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“No One Will Save You” a new Thriller movie of 2023

No One Will Save You:

In Hulu’s new sci-fi thriller No One Will Save You, now streaming, Kaitlyn Dever spends nearly an hour and a half battling aliens—and barely says a word.

The Emmy and Golden Globe-nominated Dever stars as Brynn, a nervous homebody who’s awoken one night by the sound of extraterrestrial beings breaking into her house. Brynn’s fight to defend herself against the “Greys” gets going just minutes into the movie, but as the film progresses, we learn through some dialogue-free interactions with her fellow townspeople that Brynn is harboring a traumatic secret.
“I had this idea for the character of Brynn.

I knew all of that backstory and the life she lived, and I didn’t know what to do with it,” writer-director Brian Duffield told Entertainment Weekly. “Then I had the idea of an alien movie. I got really into this idea that these invasions, these disasters happen to everybody, no matter what’s going on in their life. In my brain, [the two plots] made sense together. Having someone barely equipped to deal with people [and] having to engage with this threat felt like a very fresh way into that story.”

Except for a single line that Devers delivers at the climax of the film, No One Will Save You tells its story without anyone speaking aloud. The lack of dialogue was a narrative choice that Duffield said came about after he had already written a significant portion of the movie and realized that he hadn’t yet had Brynn talk.

review:

The greatest strength of “No One Will Save You” is the creativity in its foundational decision-making. The entire film contains one line of discernable dialogue and is built on an incredible use of sound instead. The first act concerns the invasion itself, building excellent tension with diegetic sound. As Brynn quietly sneaks through her home trying to evade the alien, quotidian sounds like dial tones and a sneaky creak in the floorboards tighten your chest.

Brynn’s intelligence makes this sequence all the more arresting. She plays every move with intention, strategy, and smarts. She fights back. She’s a protagonist to root for rather than roll your eyes at. Meanwhile, Duffield excellently uses the house’s architecture to strike fear and build tension. From creative use of nooks and crannies to creepy, distorted shadows through hammered glass, the charming whimsy of the house we’ve come to know in the daytime devolves into pit-of-the-stomach dread.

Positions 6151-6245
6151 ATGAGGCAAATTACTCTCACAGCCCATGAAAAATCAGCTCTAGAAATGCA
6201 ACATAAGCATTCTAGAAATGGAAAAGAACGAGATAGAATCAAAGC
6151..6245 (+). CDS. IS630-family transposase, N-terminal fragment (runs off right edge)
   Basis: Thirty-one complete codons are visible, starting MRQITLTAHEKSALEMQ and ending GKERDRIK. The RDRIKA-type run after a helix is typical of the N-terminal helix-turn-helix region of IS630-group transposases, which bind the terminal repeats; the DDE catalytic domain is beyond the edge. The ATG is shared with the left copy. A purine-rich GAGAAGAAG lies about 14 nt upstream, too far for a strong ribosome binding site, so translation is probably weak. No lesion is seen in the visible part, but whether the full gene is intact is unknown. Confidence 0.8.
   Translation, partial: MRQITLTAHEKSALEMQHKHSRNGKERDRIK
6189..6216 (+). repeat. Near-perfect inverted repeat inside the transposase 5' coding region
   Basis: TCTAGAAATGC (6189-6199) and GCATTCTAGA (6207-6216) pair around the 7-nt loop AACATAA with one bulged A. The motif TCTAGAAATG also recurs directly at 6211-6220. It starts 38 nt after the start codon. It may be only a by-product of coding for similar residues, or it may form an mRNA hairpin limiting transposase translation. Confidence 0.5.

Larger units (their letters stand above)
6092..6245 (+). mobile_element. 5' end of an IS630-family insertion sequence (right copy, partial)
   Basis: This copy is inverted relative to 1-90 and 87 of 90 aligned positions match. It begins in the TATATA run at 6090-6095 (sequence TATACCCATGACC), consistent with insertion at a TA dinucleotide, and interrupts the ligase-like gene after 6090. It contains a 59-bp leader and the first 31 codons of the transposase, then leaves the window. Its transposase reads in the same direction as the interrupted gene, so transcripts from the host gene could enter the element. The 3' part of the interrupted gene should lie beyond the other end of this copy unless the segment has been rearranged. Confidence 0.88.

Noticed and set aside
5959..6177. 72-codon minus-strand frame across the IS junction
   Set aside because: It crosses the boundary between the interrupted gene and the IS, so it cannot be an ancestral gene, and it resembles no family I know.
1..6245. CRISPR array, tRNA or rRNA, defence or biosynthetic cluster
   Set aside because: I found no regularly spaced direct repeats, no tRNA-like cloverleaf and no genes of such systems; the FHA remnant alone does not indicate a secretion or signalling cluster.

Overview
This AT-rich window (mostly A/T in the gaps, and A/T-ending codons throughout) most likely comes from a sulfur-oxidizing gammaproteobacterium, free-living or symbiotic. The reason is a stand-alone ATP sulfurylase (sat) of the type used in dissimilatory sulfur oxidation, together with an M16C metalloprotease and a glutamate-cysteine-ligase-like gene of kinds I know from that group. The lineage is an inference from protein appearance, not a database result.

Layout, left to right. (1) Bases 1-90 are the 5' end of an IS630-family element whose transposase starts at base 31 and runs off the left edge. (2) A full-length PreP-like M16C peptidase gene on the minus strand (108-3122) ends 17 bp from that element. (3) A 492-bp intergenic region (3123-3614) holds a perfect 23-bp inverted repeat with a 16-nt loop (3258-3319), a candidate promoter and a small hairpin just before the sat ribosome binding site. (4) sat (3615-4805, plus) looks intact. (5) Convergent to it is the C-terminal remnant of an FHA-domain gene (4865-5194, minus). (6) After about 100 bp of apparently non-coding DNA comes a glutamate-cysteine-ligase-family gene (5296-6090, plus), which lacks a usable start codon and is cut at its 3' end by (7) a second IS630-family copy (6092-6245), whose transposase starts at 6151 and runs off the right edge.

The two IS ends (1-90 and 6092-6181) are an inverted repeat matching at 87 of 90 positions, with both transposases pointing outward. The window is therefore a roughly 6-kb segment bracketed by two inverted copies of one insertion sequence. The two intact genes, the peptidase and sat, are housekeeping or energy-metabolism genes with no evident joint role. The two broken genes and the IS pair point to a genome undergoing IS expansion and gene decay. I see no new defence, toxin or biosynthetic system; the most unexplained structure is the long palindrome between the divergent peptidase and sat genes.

However, while these elements are effective, the longer the scene continues, the farther it falls from its opening glory. Duffield’s film misses great opportunities for scares and begins utilizing the alien in kitschy ways that turn fear into indifference. The opening moments of the first act are the film’s best overall, as “No One Will Save You” continues to have a frustrating lack of narrative context.

Brynn is mourning her mother, and her community shuns her for reasons left long unknown to the viewer. The invasion thrusts her past her property line and consequently subjects her to a primal desire to escape the coldness of her environment. And while we are shown that it’s traumatic for her, we are completely in the dark when it comes to even a semblance of a reason why. The script is not dexterous enough to hold empathy and investment in her plight because it doesn’t focus on her. Instead, it takes us through a tiring cycle of cat-and-mouse capture, release, and recapture sequences with no clarity.

Duffield’s film lacks a grounded center and bewilderment at the proposed fear. The themes of social alienation, unresolved trauma, and the question of redemption are mere whispers in a chaotic maelstrom of fatiguing sequences. “No One Will Save You” is a slow burn you plead with to pick up the pace. Dever is the film’s backbone, giving an entirely physical performance. Without words to supplement the feeling, she carries it all in her body and the minute shifts in her expressions. Unfortunately, while we can read and feel everything she’s giving, she is secondary to egregious, repetitive alien sequences undermining the film’s desperate emotions.

The creative intentions are notable, and Dever more than succeeds at pulling her weight, but the film’s execution underserves both. When any long-missed background is given, it’s too late and lazy to have made the waiting warranted. The creativity of the inciting incident is lost from the rest of the runtime, and while “No One Will Save You” yearns to be an existential sci-fi escapade, it lacks the necessary context and craftsmanship to clinch the heart.

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